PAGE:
Hotels raise prices as tourists return to Brazil


Accor SA, Marriott International Inc. and independent hotel operators in Brazil raised average daily rates by 5.5 percent in the first half to the highest since 2005 as destinations including Rio de Janeiro lured travelers.
Rates in Rio, the beach city known for Carnival parties and samba music, climbed 12 percent from a year earlier in local currency, according to Smith Travel Research Inc. data. Occupancy rose 5.6 percent even as it fell 7 percent nationwide.

The global recession has sapped hotel-room demand in most regions. Occupancy in the U.S. sank 11 percent and rates slid 8.7 percent in the first half, Smith Travel’s data show. In Europe, occupancy declined 9.8 percent and rates tumbled 24 percent, when measured in U.S. dollars.

“Brazil is a good market,” Marriott Chief Financial Officer Carl Berquist said last week in an interview. “Travel there is driven a lot by local demand and has therefore done well. It has held up better than many others.”

Daily rates in Brazil are up 17 percent since mid-2006, when they began recovering.

One of the Few

A standard room at Accor’s Sofitel Rio de Janeiro on Copacabana Beach was priced last weekend at $308.73 a night, according to the company’s Web site. A premier suite was quoted at $1,065.11.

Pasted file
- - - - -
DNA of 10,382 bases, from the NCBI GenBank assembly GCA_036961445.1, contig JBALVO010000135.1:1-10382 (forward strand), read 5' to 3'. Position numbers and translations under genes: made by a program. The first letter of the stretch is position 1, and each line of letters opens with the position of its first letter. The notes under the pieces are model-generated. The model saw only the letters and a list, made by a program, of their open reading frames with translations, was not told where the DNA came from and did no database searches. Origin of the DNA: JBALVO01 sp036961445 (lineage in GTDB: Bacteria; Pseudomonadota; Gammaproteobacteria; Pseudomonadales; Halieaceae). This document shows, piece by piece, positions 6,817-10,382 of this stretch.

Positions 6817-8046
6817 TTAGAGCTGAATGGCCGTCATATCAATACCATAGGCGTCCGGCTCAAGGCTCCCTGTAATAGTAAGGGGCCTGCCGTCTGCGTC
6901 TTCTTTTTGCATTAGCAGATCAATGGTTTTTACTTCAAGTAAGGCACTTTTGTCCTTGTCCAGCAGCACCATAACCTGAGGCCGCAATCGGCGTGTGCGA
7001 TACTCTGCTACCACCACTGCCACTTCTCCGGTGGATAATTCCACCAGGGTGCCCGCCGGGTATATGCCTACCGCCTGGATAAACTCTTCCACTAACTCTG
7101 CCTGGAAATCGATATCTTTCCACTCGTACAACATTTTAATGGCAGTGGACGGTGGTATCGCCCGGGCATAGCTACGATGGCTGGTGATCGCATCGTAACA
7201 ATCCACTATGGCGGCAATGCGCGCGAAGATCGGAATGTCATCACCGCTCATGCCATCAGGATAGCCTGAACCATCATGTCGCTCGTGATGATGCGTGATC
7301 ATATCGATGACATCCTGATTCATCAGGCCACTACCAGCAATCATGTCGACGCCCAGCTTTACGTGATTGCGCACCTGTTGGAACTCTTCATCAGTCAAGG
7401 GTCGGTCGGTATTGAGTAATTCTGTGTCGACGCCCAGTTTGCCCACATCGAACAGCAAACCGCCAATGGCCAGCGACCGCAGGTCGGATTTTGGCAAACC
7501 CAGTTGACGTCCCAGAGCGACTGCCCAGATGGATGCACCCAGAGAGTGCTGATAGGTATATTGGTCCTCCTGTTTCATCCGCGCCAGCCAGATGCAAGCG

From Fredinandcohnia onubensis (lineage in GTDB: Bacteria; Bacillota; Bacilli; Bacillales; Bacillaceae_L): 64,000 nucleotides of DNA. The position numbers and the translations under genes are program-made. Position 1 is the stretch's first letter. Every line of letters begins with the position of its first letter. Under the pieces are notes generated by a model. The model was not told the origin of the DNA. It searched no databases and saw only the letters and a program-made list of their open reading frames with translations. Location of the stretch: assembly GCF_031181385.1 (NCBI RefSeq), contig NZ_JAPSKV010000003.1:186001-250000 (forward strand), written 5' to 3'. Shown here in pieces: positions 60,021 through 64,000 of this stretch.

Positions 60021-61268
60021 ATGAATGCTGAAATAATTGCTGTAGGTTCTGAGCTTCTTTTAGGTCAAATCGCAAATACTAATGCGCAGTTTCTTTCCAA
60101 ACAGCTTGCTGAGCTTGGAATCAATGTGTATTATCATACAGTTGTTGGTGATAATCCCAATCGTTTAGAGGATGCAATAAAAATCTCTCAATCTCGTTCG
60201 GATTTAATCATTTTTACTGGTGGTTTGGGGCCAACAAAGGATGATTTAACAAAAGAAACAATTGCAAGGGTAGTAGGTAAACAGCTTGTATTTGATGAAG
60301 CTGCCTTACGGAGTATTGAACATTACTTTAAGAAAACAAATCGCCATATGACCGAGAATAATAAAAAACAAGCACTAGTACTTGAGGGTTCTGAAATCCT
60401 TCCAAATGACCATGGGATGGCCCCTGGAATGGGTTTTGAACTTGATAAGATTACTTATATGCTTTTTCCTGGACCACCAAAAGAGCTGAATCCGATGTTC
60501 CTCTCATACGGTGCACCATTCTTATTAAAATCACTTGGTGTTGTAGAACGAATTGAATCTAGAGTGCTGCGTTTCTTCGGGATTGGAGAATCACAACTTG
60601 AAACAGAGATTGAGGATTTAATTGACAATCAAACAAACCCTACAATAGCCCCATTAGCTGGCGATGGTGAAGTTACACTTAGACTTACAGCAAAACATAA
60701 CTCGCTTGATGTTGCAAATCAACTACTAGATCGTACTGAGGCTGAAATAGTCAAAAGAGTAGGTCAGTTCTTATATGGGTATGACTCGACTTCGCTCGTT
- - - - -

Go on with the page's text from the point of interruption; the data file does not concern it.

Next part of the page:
“There are only a few countries that have positive rate growth right now,” Jan Freitag, vice president at Hendersonville, Tennessee-based Smith Travel Research, said in an interview. “Larger metropolitan areas in Brazil are doing relatively better than other major city centers around the globe. It may be an indicator of strength in emerging markets.”

Brazil’s hotel business is led by independent owners. Twelve percent of the country’s hotels are affiliated with an international or national brand, Gregory Rumpel, executive vice president at Jones Lang LaSalle Hotels, said in an interview last week.

Biggest Chains

Accor, the French company that is the largest international operator in Brazil, runs 133 hotels with 22,510 rooms in the country, according to the LaSalle report. Intercontinental Hotels Group Plc, based in Windsor, England, has five hotels with 2,006 rooms and Bethesda, Maryland-based Marriott oversees three hotels with 804 rooms. Hilton Hotels Corp. manages two hotels with 846 rooms in the country and has a third under construction.

“Hilton has plans to continue growing in Brazil, and is evaluating several markets at this time,” Karla Visconti, a company spokeswoman, said in an e-mail.

Brazil’s government needs to take measures “to stem further increases” in spending that led to a record budget deficit in the first half, the OECD said in July.

The country presents obstacles as well as investment opportunities, according to Rumpel.

Brazil’s distance from the U.S. and Europe, a scarcity of acquisition financing and “lagging” infrastructure has slowed international investor interest, he said. Brazilians’ preferences may be another hindrance.

“Brazilians are loyal,” Rumpel said. “They like to consider their own brands their own homegrown heroes. They are initially a little resistant to some of the U.S. and Europeans – but only initially